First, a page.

I want to now wrap-up my broad-brush background research (as an author for future writing purposes) regarding the westward movement out of the Eurasian Steppe. In doing so, we’ve looked at the impact of the earliest arms race: the death of Old Europe and its languages, religions, cultures, and genetics. It was replaced by a culture that originated in the Eurasian Steppes and spread westward through application of innovations in mobility, metallurgy and weaponry.
These Steppes folks first hunted horses, but then domesticated them, milked them, rode them and used them to pull wagons and later chariots. These people led the way in smelting and forging copper and then bronze tools and weapons. Finally, they merged their innovations into an unbeatable advantage to conquer Europe to the west, east into Mongolia and China, and south into what is now Turkey, Syria, Iraq, Iran, Afghanistan, Pakistan and India.
But, culture is primarily enshrined in language, which expresses concepts in unique ways. The Indo-European language spread across the world and is now spoken by 62% of its population. Even in the countries where a variant is not listed as spoken, an Indo-European language is the first choice for a second language because such dominate international commerce and science.
I’m going to wrap this up with a list of seven successive cultures since 5000 BC (7,000 years ago), their time frames, and links to their descriptions in Wikipedia. Each represents a contributing culture in evolving the horsemen who conquered Old Europe. At the end of this sequence, Old Europe’s culture and DNA is irretrievably supplanted by that of the horsemen, and the other invasions by the same Steppe DNA and Proto-Indo-European languages to the east and south are thriving.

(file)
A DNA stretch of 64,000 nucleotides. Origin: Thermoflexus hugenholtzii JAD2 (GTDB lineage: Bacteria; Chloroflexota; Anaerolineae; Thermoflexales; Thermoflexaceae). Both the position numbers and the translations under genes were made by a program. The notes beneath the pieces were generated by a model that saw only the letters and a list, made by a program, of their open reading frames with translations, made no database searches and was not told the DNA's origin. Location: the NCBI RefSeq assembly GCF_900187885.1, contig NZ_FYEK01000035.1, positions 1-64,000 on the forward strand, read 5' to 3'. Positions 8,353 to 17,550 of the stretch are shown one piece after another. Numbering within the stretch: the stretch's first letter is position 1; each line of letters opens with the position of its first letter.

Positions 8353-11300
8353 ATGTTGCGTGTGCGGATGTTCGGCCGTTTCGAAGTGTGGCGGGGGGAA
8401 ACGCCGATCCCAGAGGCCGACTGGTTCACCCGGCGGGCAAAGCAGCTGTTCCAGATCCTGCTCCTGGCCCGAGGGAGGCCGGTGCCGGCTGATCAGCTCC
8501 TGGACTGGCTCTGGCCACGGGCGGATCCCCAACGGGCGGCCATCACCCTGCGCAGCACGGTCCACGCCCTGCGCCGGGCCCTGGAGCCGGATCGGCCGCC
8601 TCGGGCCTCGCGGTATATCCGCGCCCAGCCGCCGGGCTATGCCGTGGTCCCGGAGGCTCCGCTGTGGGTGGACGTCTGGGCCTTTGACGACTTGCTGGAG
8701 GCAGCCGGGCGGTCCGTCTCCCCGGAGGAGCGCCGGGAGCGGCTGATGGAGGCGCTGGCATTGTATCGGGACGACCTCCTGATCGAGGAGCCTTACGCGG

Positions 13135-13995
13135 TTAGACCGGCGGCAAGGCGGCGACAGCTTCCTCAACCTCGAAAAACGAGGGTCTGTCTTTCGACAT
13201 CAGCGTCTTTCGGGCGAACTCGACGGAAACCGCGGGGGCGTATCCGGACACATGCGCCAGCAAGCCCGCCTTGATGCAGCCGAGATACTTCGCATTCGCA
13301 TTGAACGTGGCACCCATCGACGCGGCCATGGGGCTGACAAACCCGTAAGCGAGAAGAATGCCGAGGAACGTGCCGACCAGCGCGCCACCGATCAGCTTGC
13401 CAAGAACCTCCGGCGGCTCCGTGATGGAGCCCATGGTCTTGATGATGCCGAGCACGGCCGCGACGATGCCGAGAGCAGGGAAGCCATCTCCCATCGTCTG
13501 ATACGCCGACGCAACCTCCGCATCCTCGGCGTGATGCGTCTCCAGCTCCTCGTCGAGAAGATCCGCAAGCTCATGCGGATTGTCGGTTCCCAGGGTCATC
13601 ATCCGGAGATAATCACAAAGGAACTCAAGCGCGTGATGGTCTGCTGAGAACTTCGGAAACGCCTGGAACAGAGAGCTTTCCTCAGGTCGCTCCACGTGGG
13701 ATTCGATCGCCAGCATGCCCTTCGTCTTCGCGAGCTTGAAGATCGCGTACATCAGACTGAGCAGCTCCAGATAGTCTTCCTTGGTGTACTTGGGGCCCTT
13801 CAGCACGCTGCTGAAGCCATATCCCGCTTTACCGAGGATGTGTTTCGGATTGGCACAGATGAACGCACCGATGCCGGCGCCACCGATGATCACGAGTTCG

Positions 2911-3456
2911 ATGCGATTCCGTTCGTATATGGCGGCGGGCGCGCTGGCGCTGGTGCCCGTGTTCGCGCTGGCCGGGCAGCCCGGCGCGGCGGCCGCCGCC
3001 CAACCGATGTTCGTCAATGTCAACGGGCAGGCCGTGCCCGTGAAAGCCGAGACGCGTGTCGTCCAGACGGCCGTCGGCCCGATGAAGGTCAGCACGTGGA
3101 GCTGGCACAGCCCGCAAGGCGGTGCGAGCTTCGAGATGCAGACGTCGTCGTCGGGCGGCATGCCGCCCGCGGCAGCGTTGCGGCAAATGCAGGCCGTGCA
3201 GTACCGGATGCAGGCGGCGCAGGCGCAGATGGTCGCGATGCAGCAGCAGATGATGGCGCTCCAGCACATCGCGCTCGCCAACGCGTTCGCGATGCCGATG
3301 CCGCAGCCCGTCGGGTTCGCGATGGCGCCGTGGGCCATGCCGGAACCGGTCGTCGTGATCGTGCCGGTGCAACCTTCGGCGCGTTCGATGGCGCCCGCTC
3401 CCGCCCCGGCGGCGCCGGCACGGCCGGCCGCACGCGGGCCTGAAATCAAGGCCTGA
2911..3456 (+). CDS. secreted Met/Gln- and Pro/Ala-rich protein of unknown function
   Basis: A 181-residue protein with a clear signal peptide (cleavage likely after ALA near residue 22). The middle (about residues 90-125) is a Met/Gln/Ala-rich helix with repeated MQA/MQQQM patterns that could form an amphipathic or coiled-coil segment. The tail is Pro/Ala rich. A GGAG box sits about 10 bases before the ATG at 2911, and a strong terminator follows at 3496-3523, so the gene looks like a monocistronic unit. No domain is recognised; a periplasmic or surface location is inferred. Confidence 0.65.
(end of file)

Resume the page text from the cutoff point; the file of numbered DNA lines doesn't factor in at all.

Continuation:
Dnieper–Donets culture. 5000-4200 BC.
Map of Europe in the late Neolithic Joostik: own work
Funnelbeaker culture. c. 4300 BC – 2800 BC
Map of Funnel Beaker Culture. Xoil, own work
Pit-Comb Culture. c. 4200- c. 2000 BC
Map of Mesolithic Europe Joostik – modified Image:European Middle Neolithic.gif
Yamnaya Culture c. 3300–2600 BC
Map of Yamnaya Culture Joostik – Own work
Globular Amphora Culture c. 3400–2800 BC and later in Steppe 2950 and 2350 cal. BC
Approximate extent of the Corded Ware horizon with adjacent 3rd millennium cultures Credit
Corded Ware Culture c. 2900 BCE – c. 2350 BC
See map used above for Globular Amphora culture.
Beaker Culture c. 2800–1800 BC
Distribution of the mature Bell Beaker culture Credit
The story of the Yamnaya horsemen continues to evolve with a finer time resolution, sequence and specificity of expansion routes based upon ongoing DNA research.
Here’s a 2018 DNA study (don’t overlook the links including to the published study) that shows much of the story from Yamnaya to Europe, Mongolia and India, but fails to explain the background of the Farsi Indo-European language that dominates Iran and of the oldest recorded (2000 BC) PIE language with the Hittites. There’s still a taint of tribalism or jingoism (national vs international politics) in this study regarding not India (I hope) but Iran. But the Farsi question cannot be indefinitely hidden from the march of DNA evidence. Where are the arrows from Yamnaya to Iran, and to the Hittites and Mitanni in Anatolia? They are not here or elsewhere. Inexorably, DNA will provide the answers to these questions. Surely we can find DNA from Hittites and pre-Islamic Iranians or Persians?
I’ll now look elsewhere for new areas to research for novel plot ideas and significant new findings in the areas we’ve already covered (including those raised here), and share those in future posts.
Thanks for visiting.
R. E. J. Burke